Syrian Army Says Captures Strategic Hill Overlooking Israeli Border

AMMAN (Reuters) -

The Syrian army and its allies have taken control of a strategic hill overlooking the Israeli Golan Heights as it expands an offensive to seize the remaining parts of the southwest from rebels, state media and rebels said on Monday.

It said the army had taken control of al-Haara hill on the second day of an offensive to take back the last parts of southwest Syria in Quneitra province that are in rebel hands and are close to the border with Israel.

The hilltop, which had a major anti-aircraft radar base that was part of elaborate Syrian army defenses against Israel, and is the highest ground in Deraa province, fell into rebel hands in October 2014.

It has been heavily bombed by Russian and Syrian army raids in the past two days as the army has moved closer to the Israeli border after gaining control of most of Deraa province to the east in a push that began last June, according to rebels and a war monitor.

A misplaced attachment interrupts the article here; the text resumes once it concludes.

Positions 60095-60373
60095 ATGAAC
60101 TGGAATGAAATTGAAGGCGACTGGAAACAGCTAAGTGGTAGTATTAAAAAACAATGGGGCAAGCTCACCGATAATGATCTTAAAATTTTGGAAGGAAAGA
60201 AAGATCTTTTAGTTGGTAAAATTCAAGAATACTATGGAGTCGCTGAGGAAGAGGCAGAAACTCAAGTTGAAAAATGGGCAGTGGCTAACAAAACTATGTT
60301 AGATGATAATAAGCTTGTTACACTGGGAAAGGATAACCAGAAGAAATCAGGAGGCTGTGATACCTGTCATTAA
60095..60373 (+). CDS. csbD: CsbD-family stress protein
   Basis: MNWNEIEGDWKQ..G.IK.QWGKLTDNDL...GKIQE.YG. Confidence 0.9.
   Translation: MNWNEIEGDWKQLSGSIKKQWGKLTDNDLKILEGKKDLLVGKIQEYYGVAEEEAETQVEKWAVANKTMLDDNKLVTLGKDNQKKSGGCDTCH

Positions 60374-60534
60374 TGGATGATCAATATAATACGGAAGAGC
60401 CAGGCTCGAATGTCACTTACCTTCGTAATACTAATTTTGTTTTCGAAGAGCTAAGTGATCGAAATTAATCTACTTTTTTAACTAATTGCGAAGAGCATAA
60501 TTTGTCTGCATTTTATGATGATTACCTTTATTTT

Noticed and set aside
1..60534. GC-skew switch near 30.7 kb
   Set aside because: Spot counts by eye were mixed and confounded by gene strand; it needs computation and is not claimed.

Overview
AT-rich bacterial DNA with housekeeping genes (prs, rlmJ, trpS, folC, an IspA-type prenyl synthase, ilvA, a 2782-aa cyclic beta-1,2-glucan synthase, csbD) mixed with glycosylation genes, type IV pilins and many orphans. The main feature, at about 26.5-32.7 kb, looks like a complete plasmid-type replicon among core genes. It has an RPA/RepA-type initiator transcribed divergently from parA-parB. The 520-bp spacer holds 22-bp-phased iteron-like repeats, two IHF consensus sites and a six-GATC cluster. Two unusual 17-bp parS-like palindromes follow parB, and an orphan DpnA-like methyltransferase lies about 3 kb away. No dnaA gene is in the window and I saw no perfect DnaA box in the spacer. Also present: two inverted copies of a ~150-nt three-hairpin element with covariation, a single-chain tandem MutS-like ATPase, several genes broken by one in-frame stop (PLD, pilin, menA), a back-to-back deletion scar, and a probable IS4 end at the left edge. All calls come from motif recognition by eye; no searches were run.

A Syrian army source quoted by state media said the army had made territorial gains in Quneitra province where it seized the town of Mashara, about 7 miles from the Golan frontier.

The violence is taking place a few kilometers away from the line marking the start of the United Nations Disengagement Observer Force zone, an area monitored by a U.N. force since 1974 in the wake of the Arab-Israeli War.

Israel has threatened a “harsh response” to any attempt by Syrian forces to deploy in that zone. Israel does not want its enemies Iran and Hezbollah, both allies of Assad who are well entrenched in that area, to move forces near its border.

The army offensive aims at completing its control of the strategic area known as the “Triangle of Death,” which connects the southern Damascus countryside with Deraa and Quneitra provinces.

The area is a bastion of Iranian-backed militias including the Hezbollah terror group, according to Western intelligence sources.

Israel signaled it would not impede the Syrian army offensive in Quenitra as long as it steered away from the demilitarized zone, even as it struck Syrian army posts near the frontier and elsewhere in Syria where it suspects Iranian-backed forces are stationed.